Some limitations have to be considered in our study. The voluntary aspect of the training therapy could have resulted in selection bias, as patients with higher FAR behavior may have been less likely to apply. Furthermore, patients reported relatively low to moderate pain and disability levels at baseline, and thus patients with higher scores could reveal different results. Besides, FAR beliefs might have been decreased in physical measures through the motivation through the examiners, and the received information about the upcoming procedures. Thus, it might not be possible to generalize the results of the supervised physical measures to all cLBP patients.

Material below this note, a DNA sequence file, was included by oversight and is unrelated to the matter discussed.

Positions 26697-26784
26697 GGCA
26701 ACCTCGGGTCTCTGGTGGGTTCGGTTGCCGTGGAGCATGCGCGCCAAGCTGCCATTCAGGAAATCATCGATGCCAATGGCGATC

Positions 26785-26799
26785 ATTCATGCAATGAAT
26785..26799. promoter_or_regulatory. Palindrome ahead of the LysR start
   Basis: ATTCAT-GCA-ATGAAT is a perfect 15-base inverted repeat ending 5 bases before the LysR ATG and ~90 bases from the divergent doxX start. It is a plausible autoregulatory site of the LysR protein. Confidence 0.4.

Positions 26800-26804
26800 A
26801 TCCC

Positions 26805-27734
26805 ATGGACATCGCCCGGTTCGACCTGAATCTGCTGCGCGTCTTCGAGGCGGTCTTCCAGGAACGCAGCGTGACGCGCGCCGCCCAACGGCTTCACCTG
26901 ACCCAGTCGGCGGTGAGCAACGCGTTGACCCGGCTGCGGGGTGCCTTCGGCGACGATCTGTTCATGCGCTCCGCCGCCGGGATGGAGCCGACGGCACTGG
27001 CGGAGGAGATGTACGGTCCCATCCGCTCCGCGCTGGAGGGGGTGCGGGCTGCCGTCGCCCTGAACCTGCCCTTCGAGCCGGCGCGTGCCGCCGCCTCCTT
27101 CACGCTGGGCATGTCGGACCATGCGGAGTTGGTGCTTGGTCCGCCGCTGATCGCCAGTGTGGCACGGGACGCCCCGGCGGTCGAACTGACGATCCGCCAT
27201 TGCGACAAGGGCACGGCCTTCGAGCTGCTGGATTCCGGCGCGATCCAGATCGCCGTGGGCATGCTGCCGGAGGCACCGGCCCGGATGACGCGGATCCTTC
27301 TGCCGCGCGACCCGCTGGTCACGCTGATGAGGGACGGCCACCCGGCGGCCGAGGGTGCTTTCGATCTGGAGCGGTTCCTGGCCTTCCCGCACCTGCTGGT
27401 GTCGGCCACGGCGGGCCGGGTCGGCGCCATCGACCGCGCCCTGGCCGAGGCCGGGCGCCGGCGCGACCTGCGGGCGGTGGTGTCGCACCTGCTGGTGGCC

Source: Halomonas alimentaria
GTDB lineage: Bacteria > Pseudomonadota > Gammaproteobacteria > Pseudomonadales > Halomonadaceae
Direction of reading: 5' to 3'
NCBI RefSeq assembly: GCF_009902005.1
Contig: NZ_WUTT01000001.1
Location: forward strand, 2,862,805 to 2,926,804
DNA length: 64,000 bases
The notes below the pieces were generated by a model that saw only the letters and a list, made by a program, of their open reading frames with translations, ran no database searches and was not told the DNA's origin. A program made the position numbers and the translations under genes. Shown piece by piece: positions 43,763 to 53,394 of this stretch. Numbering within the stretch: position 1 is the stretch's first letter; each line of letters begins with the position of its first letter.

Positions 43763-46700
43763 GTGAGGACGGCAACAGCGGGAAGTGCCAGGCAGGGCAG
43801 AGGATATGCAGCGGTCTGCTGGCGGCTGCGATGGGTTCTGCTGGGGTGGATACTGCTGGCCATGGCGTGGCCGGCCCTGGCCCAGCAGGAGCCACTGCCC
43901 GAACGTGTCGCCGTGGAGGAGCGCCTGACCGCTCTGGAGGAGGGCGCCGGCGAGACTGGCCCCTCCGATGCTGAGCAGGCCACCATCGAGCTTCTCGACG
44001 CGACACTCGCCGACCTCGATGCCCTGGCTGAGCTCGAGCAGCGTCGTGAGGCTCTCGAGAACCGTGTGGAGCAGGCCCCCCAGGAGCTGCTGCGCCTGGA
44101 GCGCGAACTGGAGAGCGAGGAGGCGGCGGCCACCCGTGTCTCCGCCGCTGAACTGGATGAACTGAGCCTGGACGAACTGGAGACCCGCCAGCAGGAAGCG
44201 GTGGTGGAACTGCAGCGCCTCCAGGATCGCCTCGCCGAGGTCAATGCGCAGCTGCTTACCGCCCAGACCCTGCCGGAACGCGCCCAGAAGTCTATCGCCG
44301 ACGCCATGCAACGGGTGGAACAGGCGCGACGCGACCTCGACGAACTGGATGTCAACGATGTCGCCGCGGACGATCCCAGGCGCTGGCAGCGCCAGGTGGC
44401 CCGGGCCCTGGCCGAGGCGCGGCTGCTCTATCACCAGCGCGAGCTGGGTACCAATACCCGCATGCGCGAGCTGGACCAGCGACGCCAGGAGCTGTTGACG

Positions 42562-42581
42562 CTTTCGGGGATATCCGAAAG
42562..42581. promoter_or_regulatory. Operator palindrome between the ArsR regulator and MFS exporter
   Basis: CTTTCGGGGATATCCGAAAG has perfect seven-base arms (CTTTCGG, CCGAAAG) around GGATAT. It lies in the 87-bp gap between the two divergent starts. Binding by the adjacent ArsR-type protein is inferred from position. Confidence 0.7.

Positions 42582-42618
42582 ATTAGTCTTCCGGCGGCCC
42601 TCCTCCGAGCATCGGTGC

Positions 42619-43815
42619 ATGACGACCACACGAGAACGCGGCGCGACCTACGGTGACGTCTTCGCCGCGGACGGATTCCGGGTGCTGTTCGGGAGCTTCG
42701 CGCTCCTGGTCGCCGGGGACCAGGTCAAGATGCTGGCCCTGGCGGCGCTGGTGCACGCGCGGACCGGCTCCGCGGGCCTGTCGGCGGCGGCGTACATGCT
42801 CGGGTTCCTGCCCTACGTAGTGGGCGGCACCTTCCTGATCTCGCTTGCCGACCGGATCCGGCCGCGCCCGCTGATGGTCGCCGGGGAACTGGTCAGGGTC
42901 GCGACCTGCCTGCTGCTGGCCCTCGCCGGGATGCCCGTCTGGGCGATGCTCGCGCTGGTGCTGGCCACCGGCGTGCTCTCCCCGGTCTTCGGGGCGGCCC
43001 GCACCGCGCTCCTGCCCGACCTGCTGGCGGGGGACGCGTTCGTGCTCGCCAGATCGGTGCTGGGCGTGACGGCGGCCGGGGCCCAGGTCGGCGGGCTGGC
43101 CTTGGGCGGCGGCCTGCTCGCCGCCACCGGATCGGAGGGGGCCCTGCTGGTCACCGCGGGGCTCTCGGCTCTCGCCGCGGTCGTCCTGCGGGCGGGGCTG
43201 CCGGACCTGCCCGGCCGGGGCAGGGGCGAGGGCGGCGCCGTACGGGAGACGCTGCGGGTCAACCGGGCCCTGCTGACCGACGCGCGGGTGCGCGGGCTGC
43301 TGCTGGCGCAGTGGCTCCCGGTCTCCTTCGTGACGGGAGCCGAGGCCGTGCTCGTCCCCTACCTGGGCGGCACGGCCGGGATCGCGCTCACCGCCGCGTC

Overall, the results of this study underline the importance of AEM-subgroup-specific interventions for patients with cLBP.
The authors thank Richard Habenicht and Sara Riegler BSc for their help in acquisition of data, and Savo Ristic and Margit Ritter for their technical assistance and valuable support. They also thank Birgit Paul for her essential contributions during the planning of the study and Haley Milko for providing English language corrections.